They charge $3 for the steak or lobster, but just $1 each for all the others. I had caramelized onions, spanish chorizo, and crispy pancetta, which I had never heard of before. I looked it up and found it to be a pork belly dish often called "Italian bacon", and what cinched it for me was the "crispy" part and the fact that it is cured with salt and spices such as nutmeg and fennel, then dried for a few months. Frankly, the final result was not as delicious as the Red Lobster version, nor as crunchy, but still an exceptional meal, and served in a large bowl so that I've saved enough of it for a substantial lunch after I finish writing this post. I think, however, I will add one of my favorite childhood comfort foods--Hebrew National Beef Salami--plus some chopped celery and walnuts. 

I suppose what my point is, other than my loving to discuss foods and flavors that I enjoy, is that some foods are comfort foods just because comfort is an inherent quality they have, not based on childhood nostalgia at all. My very first exposure to any version of Mac 'N' Cheese was as an adult in the form of Stouffers Noodles Romanoff. I would put the frozen entree in the oven and bake it until it was extra crispy and crunchy. I can still remember the taste of it and miss it a lot. I went online and found that I was not the only one mourning its disappearance. Many people also bemoan the loss of a do-it-yourself Noodles Romanoff from Betty Crocker. There are recipes galore for duplicating these treats, but that's not nearly the same to me.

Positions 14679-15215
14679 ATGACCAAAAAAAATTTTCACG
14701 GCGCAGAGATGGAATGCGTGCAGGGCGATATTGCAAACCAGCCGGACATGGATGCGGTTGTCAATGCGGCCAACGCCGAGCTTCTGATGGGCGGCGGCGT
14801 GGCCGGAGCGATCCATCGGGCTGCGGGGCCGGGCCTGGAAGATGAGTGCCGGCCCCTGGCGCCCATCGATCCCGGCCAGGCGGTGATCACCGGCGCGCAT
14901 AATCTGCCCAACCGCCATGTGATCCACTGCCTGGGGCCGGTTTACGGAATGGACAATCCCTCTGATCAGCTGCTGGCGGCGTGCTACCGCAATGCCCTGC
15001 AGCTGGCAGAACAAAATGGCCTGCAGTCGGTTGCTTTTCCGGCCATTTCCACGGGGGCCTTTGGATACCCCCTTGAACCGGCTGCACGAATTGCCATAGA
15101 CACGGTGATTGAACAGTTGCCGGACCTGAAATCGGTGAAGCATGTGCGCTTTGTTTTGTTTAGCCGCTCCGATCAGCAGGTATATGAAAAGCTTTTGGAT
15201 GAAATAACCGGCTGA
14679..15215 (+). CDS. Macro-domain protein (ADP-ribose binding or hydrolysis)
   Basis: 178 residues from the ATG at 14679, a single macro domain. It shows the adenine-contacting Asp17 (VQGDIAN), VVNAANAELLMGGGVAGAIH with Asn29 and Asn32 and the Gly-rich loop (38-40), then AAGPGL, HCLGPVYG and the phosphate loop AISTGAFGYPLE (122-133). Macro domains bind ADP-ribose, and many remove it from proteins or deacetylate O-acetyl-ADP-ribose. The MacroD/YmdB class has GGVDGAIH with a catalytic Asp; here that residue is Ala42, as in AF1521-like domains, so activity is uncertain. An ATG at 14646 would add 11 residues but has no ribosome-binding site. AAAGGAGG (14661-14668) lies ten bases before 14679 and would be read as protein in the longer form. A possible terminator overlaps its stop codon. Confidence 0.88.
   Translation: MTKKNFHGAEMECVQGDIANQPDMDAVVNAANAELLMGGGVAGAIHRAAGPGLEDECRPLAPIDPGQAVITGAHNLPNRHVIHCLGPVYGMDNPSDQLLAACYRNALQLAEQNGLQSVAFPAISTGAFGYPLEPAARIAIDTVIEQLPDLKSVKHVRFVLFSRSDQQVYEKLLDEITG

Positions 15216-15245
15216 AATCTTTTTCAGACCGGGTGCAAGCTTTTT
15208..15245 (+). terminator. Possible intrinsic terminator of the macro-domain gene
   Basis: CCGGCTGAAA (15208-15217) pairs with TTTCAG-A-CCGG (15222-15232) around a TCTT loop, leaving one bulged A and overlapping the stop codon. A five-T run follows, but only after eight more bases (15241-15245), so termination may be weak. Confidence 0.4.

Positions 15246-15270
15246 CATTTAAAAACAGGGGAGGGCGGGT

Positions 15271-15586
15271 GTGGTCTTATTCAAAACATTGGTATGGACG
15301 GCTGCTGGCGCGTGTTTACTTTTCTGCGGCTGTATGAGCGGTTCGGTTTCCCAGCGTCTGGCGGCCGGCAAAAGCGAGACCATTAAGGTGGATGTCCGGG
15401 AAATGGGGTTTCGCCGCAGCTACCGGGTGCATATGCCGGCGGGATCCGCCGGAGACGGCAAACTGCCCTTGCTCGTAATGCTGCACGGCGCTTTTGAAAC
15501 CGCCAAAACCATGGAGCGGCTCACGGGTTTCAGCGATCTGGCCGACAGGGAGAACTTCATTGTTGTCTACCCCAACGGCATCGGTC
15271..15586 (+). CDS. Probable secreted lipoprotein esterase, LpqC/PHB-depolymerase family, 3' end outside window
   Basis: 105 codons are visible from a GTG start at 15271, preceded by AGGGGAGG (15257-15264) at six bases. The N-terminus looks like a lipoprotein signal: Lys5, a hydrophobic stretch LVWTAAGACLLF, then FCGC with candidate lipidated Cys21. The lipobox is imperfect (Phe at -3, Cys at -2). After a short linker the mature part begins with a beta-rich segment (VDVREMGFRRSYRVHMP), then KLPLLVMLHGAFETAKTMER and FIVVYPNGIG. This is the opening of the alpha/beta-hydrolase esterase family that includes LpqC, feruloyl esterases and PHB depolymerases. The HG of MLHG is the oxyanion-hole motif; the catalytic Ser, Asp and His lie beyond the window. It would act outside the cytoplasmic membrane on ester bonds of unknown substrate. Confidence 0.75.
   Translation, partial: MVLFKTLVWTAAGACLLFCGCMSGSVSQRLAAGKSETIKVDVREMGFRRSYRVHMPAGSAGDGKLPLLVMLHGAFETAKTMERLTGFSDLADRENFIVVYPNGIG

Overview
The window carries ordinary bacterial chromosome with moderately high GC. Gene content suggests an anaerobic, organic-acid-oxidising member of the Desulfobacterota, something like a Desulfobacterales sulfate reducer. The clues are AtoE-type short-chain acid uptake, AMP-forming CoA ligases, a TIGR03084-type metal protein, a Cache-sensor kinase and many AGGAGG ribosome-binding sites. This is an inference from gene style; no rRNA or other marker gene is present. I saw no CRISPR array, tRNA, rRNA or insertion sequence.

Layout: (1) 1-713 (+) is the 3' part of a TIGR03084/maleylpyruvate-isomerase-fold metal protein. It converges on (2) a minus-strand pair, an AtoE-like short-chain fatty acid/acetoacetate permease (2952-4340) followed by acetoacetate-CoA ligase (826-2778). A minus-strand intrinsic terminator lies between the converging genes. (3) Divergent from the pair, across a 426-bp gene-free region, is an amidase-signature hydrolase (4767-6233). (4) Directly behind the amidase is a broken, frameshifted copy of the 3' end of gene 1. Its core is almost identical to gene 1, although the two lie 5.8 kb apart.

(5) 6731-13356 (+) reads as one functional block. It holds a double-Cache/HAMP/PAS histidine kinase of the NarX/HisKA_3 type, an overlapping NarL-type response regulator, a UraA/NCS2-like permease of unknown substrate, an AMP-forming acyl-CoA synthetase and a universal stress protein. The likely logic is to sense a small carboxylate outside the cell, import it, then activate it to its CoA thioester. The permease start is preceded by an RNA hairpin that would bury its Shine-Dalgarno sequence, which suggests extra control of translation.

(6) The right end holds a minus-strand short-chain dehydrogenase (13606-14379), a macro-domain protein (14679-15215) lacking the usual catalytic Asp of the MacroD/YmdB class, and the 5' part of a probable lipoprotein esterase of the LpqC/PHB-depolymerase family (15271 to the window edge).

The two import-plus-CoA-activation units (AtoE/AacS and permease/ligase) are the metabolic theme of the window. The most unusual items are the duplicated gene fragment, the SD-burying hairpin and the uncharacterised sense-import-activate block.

Though considered a very American dish, macaroni and cheese casseroles have a long history around the world. It shows up in a 14th Century English cookbook, and Thomas Jefferson is the first American known to have featured it on a menu for a state dinner. He imported both the pasta and the parmesan cheese. 

Though I have decried the loss of some favorite foods, such as Stouffers Noodles Romanoff, and the fact that fast food chains have replaced many family restaurants across the nation, there are some very silver linings in our national food experience. Lots of diversity in our ethnic choices, lots of experimentation unheard of even a decade ago, such as the kinky molecular gastronomy combining the culinary and science lab arts. And who would have thought of adding all those Throw-ins listed above to simple Mac 'N' Cheese? 

The only challenge left is to figure out how many more trips to Grub it will take before I get to sample all the Throw-ins. What a great time to be alive and hungry!